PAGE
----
Viewport: Garber's Half-Century
- By J.R. Dailey
- Air & Space magazine, September 2002
AS A PEERLESS COLLECTOR AND HEAD CURATOR for the National Air Museum, which had been created in 1946, Paul Garber was responsible for the increase and preservation of the Museum’s excellent but largely unseen collection of aircraft. The collection suddenly grew after World War II when U.S. Air Force General Henry “Hap” Arnold gave the Smithsonian an astounding treasure: 97 Allied and Axis military aircraft—the most extensive collection in the world.
In 1948, Garber found a home for the collection in a government-owned aircraft factory in Park Ridge, Illinois, a suburb of Chicago. But two years later, the onset of the Korean War required the factory to be re-opened, and Garber was given an eviction notice.
With the clock ticking, Garber and a crew of four helpers began working tirelessly to pack up for a move. Garber also looked for a new facility. Finding no warehouses in the Washington, D.C. area, Garber took to the air with a friend in a Piper Cub to survey the surrounding area and spotted a promising site in the Silver Hill neighborhood of Suitland, Maryland. A planned housing project on the tract had been shelved, so the land was available. Garber acquired the 21 acres for the Smithsonian in 1952.
Almost single-handedly, he scrounged tools and equipment from the U.S. Army, surplus prefabricated buildings from the Navy, and free concrete from a local company to build the new complex. The Air Force paid for shipping the aircraft, and by that summer—five decades ago—the last of the aircraft arrived.
For almost 30 years, the staff at Silver Hill protected the Museum’s aircraft in the hope that a much larger museum would be built. Construction of the National Air and Space Museum was authorized by Congress in 1966, and after it opened its doors on July 1, 1976, the Museum turned its attention to refurbishing Silver Hill.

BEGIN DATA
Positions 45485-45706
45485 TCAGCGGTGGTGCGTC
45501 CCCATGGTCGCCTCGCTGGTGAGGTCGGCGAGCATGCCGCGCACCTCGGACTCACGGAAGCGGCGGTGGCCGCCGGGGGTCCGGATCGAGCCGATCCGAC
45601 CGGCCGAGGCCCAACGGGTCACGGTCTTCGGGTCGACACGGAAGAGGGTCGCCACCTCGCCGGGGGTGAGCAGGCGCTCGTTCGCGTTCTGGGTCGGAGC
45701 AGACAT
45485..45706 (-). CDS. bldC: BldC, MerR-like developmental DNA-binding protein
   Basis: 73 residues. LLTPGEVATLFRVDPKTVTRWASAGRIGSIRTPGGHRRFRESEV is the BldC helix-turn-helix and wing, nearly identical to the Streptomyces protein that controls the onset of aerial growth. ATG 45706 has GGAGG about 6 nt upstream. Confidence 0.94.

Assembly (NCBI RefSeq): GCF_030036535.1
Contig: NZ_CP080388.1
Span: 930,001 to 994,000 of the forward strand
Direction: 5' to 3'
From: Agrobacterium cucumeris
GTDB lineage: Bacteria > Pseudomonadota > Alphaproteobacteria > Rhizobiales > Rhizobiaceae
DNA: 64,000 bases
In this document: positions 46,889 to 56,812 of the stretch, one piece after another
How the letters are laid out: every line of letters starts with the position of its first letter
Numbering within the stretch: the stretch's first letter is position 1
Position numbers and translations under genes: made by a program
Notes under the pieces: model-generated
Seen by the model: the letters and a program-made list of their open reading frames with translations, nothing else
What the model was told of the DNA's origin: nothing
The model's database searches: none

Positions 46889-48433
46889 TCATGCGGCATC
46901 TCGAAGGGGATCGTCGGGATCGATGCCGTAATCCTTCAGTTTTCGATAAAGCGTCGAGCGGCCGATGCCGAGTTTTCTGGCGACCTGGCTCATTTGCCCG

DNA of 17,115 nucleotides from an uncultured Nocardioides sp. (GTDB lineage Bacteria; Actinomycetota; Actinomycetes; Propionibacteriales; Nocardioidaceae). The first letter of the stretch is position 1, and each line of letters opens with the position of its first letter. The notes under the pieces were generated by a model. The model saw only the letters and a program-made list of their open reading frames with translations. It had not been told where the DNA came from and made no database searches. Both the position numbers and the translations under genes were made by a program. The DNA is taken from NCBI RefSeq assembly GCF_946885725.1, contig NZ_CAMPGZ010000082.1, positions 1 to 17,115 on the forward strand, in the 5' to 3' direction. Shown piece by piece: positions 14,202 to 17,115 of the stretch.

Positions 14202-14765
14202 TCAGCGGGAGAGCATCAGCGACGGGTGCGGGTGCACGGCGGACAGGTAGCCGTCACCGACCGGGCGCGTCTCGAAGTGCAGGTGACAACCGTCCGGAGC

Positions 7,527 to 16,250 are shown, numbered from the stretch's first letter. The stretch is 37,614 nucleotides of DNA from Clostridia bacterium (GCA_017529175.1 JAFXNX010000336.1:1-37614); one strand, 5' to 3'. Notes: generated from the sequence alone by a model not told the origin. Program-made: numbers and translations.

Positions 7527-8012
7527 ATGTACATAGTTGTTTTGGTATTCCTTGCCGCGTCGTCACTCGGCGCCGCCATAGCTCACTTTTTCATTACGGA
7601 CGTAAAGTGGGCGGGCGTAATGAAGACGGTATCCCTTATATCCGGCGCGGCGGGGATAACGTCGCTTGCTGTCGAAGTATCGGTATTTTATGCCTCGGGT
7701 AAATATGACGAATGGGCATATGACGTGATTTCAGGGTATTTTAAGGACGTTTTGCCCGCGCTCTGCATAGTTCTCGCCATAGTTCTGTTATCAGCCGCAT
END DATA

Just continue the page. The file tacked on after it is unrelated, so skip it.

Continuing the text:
On June 1, 1980, Silver Hill was named the Paul E. Garber Preservation, Restoration and Storage Facility. Garber was present to see the Smithsonian recognize his life’s work; he died 12 years later. His commitment to our aeronautical heritage enabled millions to see the aircraft that made history.
The Garber facility has been home to the Museum’s restoration shop and has provided a secure shelter for aircraft, spacecraft, and over 30,000 other aerospace artifacts, but today we have a problem similar to the one Garber faced 50 years ago. Unlike him, we have thousands of generous donors helping to solve it. After half a century we have outgrown the confines of Silver Hill. In keeping with Garber’s spirit, we are well on the way to completing a new facility that honors his dedication and continues his legacy. On May 30, the last of 21 support trusses was hoisted into position for the aviation hangar at the new Steven F. Udvar-Hazy Center at Washington Dulles International Airport in Virginia. Soon the roof will be completed and attention will turn to the structure’s interior. We are ahead of schedule and on budget for opening this impressive facility by December 17, 2003, the centennial of the first powered flight. In this way we will be able to carry on Paul Garber’s work for the next 50 years and well beyond.
—J.R. Dailey is the director of the National Air and Space Museum